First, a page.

International Vegetarian Union (IVU)
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15th World Vegetarian Congress 1957
Delhi/Bombay/Madras/Calcutta, India


Sri Prakasa Welcomes Congress
Governor of Bombay

It is a matter of very great joy and satisfaction to a person like myself that the 15th World Vegetarian Congress is coming to India, and that it will hold its sessions in no less than six cities in the country including Banaras which is my home-town; Madras where I served as Governor for nearly five years; as also Bombay where I now am. I offer to the delegates of the various countries that are coming to the Congress, my most hearty welcome, and hope that their visit to my country will be pleasant and successful, and that the Congress itself will be able to take practical decisions which it would be possible for us to implement in the limitations of life in which we have to function.

The problem of vegetarianism is a difficult and complicated one. It, to my mind, does not only mean that human beings should try to avoid the slaughter of animals for food. It really stands for a very special attitude of active sympathy for and understanding of the whole of the animal world. A person may be a vegetarian, that is, one who does not himself take any food that consists of fish, fowl or meat, but he can be directly or indirectly, a very cruel man. There many be others who are non-vegetarians - persons whose daily food consists of meat of all sorts - but who really are very kind-hearted, and try to do all that is possible for the well-being of men and animals.

As things are, it may perhaps seem to be more or less impossible for the whole world of human. beings to become vegetarian ; and so animals will perhaps have to be slaughtered for food for a large majority of them. Many persons also feel that for medical and other researches, animals have to be used. If that is so, it would be good for vegetarians in Congress assembled, not to neglect that problem entirely, but to see to it that if animals have to be slaughtered or utilized for scientific investigation, they are slaughtered or operated upon with the infliction of the least amount of pain. Indifference to this question might lend to the perpetuating of a great deal of avoidable cruelty to the dumb creation that goes on today practically unchecked. I think this is a legitimate subject for the consideration of the Vegetarian Congress. There are large numbers of persons in our country who are quite satisfied with the fact that they are not personally responsible for any evil. Very often, such people are inclined to adopt an attitude of self-righteousness which really helps no one, and which actually results in the continuation of much improper treatment of animals, because these persons would take no active interest in eradicating the evil and are only satisfied by the fact that they themselves are not concerned with any wrong-doing. A Vegetarian Congress should, to my mind, boldly tell such people that they are not really vegetarians when they are not preventing avoidable cruelty to animals. I have ventured to write all this, because I myself feel strongly about it, and I know a great deal of wrong is being done in our land simply because people who are otherwise good and pious, are themselves indifferent to it.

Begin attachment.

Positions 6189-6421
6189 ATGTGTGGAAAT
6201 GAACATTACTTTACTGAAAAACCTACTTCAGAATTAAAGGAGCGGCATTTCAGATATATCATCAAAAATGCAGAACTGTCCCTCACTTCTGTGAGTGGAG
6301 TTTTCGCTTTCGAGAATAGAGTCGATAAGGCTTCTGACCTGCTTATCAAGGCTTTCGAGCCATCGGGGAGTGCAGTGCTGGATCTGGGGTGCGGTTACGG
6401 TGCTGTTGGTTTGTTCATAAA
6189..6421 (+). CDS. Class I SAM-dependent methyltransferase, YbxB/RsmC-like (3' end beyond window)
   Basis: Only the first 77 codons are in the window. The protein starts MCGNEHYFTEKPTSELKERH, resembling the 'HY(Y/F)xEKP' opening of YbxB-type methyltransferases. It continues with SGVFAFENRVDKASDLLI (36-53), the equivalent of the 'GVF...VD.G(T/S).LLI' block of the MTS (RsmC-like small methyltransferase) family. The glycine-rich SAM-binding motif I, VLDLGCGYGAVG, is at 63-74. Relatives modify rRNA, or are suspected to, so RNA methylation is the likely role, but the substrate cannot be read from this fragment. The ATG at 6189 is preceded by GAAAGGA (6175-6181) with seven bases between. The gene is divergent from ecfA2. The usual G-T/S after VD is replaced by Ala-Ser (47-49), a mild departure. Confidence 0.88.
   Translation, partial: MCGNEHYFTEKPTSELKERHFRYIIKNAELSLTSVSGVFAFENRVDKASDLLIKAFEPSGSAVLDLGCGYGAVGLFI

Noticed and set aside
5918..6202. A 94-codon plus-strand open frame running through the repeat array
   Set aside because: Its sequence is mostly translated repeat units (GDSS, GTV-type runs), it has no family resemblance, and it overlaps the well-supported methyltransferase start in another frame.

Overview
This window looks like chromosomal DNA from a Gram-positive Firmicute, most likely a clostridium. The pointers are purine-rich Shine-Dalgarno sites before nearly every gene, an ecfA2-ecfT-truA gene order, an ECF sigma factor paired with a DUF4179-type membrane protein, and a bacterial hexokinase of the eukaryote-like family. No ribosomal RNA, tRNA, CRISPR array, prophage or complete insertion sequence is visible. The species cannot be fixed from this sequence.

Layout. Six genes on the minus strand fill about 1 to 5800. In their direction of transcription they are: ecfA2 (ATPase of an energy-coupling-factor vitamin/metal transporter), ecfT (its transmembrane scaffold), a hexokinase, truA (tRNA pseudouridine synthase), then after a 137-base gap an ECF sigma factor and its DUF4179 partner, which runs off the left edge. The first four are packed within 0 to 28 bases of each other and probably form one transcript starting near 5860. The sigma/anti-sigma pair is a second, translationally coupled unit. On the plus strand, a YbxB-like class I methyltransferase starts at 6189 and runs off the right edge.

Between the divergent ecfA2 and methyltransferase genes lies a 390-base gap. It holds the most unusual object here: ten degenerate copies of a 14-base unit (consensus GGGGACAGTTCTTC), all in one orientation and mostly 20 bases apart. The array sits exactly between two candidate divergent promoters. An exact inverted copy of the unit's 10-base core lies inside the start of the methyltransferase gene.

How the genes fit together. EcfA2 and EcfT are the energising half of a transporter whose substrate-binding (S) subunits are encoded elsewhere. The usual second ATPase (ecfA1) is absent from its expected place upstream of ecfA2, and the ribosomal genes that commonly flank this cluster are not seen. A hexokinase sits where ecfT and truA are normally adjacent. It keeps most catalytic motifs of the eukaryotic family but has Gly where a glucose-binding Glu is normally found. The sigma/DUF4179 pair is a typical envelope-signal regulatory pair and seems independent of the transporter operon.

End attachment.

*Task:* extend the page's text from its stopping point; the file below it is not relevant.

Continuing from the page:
I once more heartily welcome the holding of the Vegetarian Congress in our country, and send my warmest good wishes for the success of the functions, and all happiness to those who are engaged so earnestly in a great and noble cause.